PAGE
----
Independence Versus Co-dependence in Relationships

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Independence Versus Co-dependence in Relationships

In this article you’ll learn and discover the differences between independence versus co-dependence in relationships.

In relationships, it’s natural to want to feel needed. When someone wants to be around us, we feel a sense of importance or value. This is a great feeling, but there’s a balance between being “needing” someone and “wanting them. You are capable of doing things for yourself. You can take care of you, and do positive things to make you feel good. You don’t need another person to validate the fact that you have wonderful qualities and things that you are good at.

Sure it helps to have people in your life who acknowledge your worth. Being with someone in a romantic partnership helps you to build up your confidence. Your partner finds you attractive, both physically and emotionally. You relate to them and they can see you as the beautiful person that you are. And conversely, you are able to give back to them. You can tell your partner how much you appreciate their qualities and understand them. They will love the fact that you see them for who they are.

You can love being around your partner and the ways in which you show mutual respect and gratitude toward one another, but there’s a balance between building each other up and needing that validation to feel whole. When you need that reassurance constantly to feel complete, that can be a sign of codependence. A codependent relationship isn’t healthy for either of you. In a relationship, you want to maintain your sense of individual self. It’s important to remember who you are, what you want, and how you can keep living the life you want with your partner as a support.

If you start to notice that you’re dependent on your partner’s approval too much, or that it’s hard to do things on your own, it might be time to consider working these issues out in counseling. That might sound premature, but codependence can lead to a long-term pattern of an unbalanced relationship. Going to counseling and getting relationship advice may even help spice up things in the bedroom! Regardless of the reason behind why you’re going to counseling, you don’t want to have an unhealthy relationship you want the opposite. Being with a partner should be an enjoyable experience.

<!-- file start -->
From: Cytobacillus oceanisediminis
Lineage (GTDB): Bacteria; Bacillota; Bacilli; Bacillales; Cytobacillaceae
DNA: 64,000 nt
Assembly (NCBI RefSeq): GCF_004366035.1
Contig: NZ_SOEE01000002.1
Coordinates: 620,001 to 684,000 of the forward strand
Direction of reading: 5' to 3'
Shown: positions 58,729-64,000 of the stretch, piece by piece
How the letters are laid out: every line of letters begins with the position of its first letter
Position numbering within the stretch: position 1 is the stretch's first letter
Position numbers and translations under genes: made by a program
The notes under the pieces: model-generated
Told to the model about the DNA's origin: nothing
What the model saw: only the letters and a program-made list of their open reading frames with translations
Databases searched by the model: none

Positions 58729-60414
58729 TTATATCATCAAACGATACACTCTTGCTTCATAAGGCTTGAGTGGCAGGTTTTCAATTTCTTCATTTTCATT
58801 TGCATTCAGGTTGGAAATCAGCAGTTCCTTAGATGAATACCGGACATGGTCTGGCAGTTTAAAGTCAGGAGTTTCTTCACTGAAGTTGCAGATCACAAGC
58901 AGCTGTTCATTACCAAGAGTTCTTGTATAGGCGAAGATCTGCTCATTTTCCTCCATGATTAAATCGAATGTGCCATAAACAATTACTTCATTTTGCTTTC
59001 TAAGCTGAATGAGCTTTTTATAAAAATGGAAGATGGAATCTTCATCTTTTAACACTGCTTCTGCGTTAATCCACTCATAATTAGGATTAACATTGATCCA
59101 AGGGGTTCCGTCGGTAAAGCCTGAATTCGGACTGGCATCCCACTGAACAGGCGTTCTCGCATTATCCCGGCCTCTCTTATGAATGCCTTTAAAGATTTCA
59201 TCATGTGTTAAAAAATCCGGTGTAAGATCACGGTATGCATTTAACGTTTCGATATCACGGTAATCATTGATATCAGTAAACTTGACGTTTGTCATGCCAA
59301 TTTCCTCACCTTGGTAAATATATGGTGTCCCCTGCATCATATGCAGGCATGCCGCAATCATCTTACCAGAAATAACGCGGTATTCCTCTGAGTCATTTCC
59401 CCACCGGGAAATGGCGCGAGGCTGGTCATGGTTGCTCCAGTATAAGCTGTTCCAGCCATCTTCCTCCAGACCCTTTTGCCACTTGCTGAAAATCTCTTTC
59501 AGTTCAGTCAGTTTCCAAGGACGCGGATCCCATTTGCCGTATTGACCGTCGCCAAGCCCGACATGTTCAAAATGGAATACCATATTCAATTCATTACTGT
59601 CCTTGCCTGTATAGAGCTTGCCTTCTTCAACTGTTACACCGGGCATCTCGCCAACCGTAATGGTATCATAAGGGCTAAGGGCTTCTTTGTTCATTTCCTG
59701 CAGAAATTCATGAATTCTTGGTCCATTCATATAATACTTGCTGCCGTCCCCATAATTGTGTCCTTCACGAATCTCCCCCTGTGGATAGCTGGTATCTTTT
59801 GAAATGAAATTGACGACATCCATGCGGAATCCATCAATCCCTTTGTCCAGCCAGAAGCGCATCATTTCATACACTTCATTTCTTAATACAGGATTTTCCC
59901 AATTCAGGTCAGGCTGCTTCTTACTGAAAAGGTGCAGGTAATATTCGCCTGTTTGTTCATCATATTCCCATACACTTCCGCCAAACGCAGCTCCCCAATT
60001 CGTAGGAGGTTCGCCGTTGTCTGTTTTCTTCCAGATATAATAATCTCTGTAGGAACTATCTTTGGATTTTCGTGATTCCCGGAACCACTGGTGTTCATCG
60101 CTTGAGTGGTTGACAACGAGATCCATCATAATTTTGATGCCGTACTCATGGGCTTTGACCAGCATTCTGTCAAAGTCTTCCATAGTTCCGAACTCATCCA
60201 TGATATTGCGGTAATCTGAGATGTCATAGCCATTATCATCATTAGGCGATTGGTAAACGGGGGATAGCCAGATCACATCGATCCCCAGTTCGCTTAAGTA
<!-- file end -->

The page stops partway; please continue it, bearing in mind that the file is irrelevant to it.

Couples therapy is a safe space to work on your relationship. You never know what the benefits of counseling with your partner could be. There’s only one way to find out, and that’s to give it a try. Another benefit of couples counseling is that you are encouraged to express your own perspective in the counselor’s office. Sometimes we don’t see eye-to-eye, and there’s nothing wrong with a healthy disagreement. Talking out different ways of looking at things can be a great way to strengthen individuality in a partnership. We don’t have to view things exactly the same way to make a relationship work.

Take a moment and think about your partner. Do you feel dependent on their approval much of the time? Evaluate what you can do to live independent lives and come together to share special moments.

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Sarah Fader

Sarah Fader is the CEO and Founder of Stigma Fighters, a non-profit organization that encourages individuals with mental illness to share their personal stories. She has been featured in The New York Times, The Washington Post, The Atlantic, Quartz, Psychology Today, The Huffington Post, HuffPost Live, and Good Day New York. Sarah is a native New Yorker who enjoys naps, talking to strangers, and caring for her two small humans and two average-sized cats. Like six million other Americans, Sarah lives with panic disorder. Through Stigma Fighters, Sarah hopes to change the world, one mental health stigma at a time.